Tipping and other regulatory changes under a Biden administration will have long-lasting ramifications on restaurants.
Restaurant tipping regulations has always been a convoluted topic. And it’s currently even more so due to an uncertain future. This present state of flux isn’t unexpected, however. Former President Donald Trump’s administration tried to usher in last-minute changes toward the end of 2020, namely around the fate of the “80/20 rule” and tip credit. As labor experts predicted, these changes, perceived as pro-business by many, hit a wall when President Joe Biden took control.
So we’ve arrived at a cloudy juncture that could present ramifications for years to come. But what are they exactly? On June 21, the DOL offered a new proposal it said “clarifies when an employee is working in a tipped occupation and when a worker has performed such a substantial amount of non-tipped labor that an employer can no longer take a tip credit and must pay the full federal minimum wage to the worker.”
Namely, it outlined a plan to create a new standard that says anybody who spends more than 30 minutes of uninterrupted time on side work that “directly supports” tip-producing activity must be paid standard minimum wage, rather than the lower tipped minimum wage that’s allowed for tipped workers.
While this would undoubtedly shake up the tipping industry, plenty of questions remain and the time for commentary and feedback doesn’t end until August 23.
FSR caught up with office managing shareholder Daniel Boatright at Littler, the world’s largest employment law firm representing management, to discuss potential changes, possible pitfalls, benefits, and everything in between.
Walk us through the DOL’s latest proposal. What do restaurateurs need to be aware of?
In the June 2021 notice of proposed rulemaking (NPRM), the DOL proposes to divide a tipped employee’s work duties into three categories: (one) tip-producing work; (two) work that directly supports tip-producing work; and (three) unrelated work (i.e., work that is neither tip-producing nor directly supportive of tip producing work). In the text of the proposed rule and in the preamble to the NPRM, the DOL provides examples of each category for a few tipped occupations, including restaurant servers, bussers, and bartenders.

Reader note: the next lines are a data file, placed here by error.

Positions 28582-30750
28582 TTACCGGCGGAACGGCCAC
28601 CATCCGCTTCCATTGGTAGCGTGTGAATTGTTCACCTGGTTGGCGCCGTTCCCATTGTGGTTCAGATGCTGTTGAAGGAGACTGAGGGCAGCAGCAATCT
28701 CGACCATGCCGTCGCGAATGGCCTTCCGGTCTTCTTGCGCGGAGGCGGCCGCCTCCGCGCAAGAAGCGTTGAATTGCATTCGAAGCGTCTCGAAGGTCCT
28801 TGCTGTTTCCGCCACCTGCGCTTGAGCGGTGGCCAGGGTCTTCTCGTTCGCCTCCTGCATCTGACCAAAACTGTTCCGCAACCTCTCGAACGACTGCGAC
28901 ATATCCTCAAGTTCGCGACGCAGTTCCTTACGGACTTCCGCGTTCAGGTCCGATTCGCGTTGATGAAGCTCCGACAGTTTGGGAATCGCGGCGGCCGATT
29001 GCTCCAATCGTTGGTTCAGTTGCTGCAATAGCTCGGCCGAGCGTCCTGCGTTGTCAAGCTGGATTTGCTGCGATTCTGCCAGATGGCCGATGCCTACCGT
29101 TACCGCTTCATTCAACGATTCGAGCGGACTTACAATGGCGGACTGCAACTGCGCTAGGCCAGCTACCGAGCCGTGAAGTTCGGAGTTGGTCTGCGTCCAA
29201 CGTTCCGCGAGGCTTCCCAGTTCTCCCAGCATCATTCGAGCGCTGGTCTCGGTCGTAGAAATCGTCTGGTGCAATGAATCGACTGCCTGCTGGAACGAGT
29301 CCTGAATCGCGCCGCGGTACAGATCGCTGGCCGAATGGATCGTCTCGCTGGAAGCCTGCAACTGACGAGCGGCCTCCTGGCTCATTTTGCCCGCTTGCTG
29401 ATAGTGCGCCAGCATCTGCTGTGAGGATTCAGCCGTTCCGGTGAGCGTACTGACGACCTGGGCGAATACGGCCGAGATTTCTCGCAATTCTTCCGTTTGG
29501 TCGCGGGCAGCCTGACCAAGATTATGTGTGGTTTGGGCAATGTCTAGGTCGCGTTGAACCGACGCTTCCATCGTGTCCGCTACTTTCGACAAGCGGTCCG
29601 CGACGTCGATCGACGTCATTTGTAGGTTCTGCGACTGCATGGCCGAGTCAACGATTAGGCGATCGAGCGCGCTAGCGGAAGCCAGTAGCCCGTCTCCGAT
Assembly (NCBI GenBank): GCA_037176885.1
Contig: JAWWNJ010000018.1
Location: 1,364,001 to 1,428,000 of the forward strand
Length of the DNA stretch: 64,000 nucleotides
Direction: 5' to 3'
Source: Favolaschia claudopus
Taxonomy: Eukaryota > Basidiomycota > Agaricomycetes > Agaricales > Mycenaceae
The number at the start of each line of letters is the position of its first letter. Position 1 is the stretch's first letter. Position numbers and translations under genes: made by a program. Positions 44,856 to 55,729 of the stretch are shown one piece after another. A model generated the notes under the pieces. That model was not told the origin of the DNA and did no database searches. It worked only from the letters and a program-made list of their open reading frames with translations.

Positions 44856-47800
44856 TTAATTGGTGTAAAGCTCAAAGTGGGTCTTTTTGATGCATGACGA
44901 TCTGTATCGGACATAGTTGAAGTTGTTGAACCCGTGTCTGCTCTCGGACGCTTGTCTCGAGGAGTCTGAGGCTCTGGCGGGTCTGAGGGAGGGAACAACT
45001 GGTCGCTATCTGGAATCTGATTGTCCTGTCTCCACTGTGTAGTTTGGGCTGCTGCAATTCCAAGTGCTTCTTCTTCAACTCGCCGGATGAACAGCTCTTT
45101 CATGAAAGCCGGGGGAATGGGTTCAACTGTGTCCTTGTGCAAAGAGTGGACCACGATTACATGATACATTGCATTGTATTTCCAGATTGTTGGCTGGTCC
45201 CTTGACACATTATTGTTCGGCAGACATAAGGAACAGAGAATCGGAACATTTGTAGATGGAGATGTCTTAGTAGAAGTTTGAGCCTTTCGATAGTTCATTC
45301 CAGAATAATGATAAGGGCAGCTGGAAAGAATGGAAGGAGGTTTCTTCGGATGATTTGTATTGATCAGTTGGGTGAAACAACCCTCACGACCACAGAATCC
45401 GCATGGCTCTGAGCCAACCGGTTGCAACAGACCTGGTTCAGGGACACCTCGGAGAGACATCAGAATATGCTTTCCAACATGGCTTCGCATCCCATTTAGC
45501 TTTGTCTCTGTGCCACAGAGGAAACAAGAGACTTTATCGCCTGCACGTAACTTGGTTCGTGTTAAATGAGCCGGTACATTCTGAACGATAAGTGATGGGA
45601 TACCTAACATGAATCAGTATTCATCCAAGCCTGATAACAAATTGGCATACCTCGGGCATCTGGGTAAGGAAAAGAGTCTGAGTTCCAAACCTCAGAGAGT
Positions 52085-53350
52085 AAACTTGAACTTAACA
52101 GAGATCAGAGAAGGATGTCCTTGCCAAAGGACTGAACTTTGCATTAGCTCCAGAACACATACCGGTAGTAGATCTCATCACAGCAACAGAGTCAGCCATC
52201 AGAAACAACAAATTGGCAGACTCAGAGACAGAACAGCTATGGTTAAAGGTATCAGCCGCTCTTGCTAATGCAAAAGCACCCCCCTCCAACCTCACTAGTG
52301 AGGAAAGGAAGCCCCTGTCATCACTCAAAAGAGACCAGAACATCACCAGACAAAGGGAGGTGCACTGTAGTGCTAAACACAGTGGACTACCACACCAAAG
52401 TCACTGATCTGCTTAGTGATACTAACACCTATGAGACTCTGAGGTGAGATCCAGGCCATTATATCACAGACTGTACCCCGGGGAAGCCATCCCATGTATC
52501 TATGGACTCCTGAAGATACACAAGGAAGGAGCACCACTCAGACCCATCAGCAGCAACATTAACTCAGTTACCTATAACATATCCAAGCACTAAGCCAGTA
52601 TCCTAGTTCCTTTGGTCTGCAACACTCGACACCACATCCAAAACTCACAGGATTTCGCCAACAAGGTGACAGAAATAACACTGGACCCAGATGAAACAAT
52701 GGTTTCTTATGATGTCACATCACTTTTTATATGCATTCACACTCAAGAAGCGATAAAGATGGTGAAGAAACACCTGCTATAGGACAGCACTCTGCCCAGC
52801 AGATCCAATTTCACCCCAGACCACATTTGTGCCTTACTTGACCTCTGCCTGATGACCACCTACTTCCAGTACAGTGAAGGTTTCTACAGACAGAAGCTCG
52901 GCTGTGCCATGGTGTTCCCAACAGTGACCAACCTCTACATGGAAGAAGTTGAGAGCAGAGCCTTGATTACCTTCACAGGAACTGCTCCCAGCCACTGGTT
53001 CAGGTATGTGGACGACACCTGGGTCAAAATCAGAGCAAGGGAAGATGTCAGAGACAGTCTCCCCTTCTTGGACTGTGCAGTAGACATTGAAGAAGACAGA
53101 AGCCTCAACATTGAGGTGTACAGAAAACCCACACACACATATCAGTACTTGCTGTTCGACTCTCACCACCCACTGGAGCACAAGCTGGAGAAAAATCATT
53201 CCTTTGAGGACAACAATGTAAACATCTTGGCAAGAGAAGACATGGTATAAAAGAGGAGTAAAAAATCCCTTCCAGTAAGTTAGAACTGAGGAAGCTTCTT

- Waiting tables
- Filling water glasses
- Clearing dishes from tables
- Replacing table linens
- Making drinks
- Serving drinks
- Talking to customers
- Preparing items for tables to facilitate service
- Cleaning tables
- Folding napkins
- Preparing silverware
- Garnishing plates
- Sweeping under tables
- None identified
- Preparing fruit garnishes
- Wiping down bar
- Wiping down tables in bar area
- Cleaning bar glasses and implements used behind bar
- Arranging bottles behind bar
- “Briefly” retrieving from storage items such as alcohol, ice, and napkins
- Preparing food
- Cleaning bathroom
- None identified
- Preparing food
- Cleaning dining room
Under the proposed rule, any time spent in the category of unrelated tasks must be compensated at full minimum wage (i.e., no tip credit may be taken). Time spent on “directly supporting” duties may be paid at a tip credit rate, but only if the work is not performed for a “substantial amount of time.” A “substantial amount of time” is defined as either: (one) more than 30 continuous minutes; or (two) more than 20 percent of the “hours worked during the employee’s workweek.” Although the proposed rule is not clear, presumably the “hours worked during the workweek” refers only to the hours worked as a tipped employee, and would not include, for example, any hours worked as a cook or in another non-tipped position.
The proposed rule provides that the first 20 percent of “directly supporting” work may be paid at a tip credit rate, but any time in excess of 20 percent must be paid at full minimum wage. In contrast, if an employee spends more than 30 continuous minutes on “directly supporting” work, all of that continuous time must be paid at full minimum wage.